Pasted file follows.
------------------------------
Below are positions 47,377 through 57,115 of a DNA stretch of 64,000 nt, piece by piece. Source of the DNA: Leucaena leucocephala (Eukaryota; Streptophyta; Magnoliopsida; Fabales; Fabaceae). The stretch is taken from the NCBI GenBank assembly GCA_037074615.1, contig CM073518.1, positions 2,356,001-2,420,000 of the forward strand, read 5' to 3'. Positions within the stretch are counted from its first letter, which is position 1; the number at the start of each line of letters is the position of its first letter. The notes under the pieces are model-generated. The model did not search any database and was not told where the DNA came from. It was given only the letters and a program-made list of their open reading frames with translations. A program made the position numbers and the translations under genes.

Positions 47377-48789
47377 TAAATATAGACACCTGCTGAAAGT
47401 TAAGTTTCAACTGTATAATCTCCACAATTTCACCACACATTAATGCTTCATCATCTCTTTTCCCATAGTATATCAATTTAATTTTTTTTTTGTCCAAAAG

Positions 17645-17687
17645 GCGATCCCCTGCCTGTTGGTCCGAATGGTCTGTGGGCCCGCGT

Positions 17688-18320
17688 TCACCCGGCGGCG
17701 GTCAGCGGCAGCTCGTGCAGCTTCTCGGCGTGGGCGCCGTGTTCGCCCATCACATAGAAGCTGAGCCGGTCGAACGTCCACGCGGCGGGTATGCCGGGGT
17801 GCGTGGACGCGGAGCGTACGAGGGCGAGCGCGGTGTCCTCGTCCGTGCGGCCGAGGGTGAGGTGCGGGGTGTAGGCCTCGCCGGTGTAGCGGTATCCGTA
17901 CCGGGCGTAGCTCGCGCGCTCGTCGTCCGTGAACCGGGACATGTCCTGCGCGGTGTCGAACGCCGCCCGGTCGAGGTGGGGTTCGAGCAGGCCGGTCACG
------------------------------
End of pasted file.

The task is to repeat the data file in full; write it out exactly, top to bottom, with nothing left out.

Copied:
Below are positions 47,377 through 57,115 of a DNA stretch of 64,000 nt, piece by piece. Source of the DNA: Leucaena leucocephala (Eukaryota; Streptophyta; Magnoliopsida; Fabales; Fabaceae). The stretch is taken from the NCBI GenBank assembly GCA_037074615.1, contig CM073518.1, positions 2,356,001-2,420,000 of the forward strand, read 5' to 3'. Positions within the stretch are counted from its first letter, which is position 1; the number at the start of each line of letters is the position of its first letter. The notes under the pieces are model-generated. The model did not search any database and was not told where the DNA came from. It was given only the letters and a program-made list of their open reading frames with translations. A program made the position numbers and the translations under genes.

Positions 47377-48789
47377 TAAATATAGACACCTGCTGAAAGT
47401 TAAGTTTCAACTGTATAATCTCCACAATTTCACCACACATTAATGCTTCATCATCTCTTTTCCCATAGTATATCAATTTAATTTTTTTTTTGTCCAAAAG

Positions 17645-17687
17645 GCGATCCCCTGCCTGTTGGTCCGAATGGTCTGTGGGCCCGCGT

Positions 17688-18320
17688 TCACCCGGCGGCG
17701 GTCAGCGGCAGCTCGTGCAGCTTCTCGGCGTGGGCGCCGTGTTCGCCCATCACATAGAAGCTGAGCCGGTCGAACGTCCACGCGGCGGGTATGCCGGGGT
17801 GCGTGGACGCGGAGCGTACGAGGGCGAGCGCGGTGTCCTCGTCCGTGCGGCCGAGGGTGAGGTGCGGGGTGTAGGCCTCGCCGGTGTAGCGGTATCCGTA
17901 CCGGGCGTAGCTCGCGCGCTCGTCGTCCGTGAACCGGGACATGTCCTGCGCGGTGTCGAACGCCGCCCGGTCGAGGTGGGGTTCGAGCAGGCCGGTCACG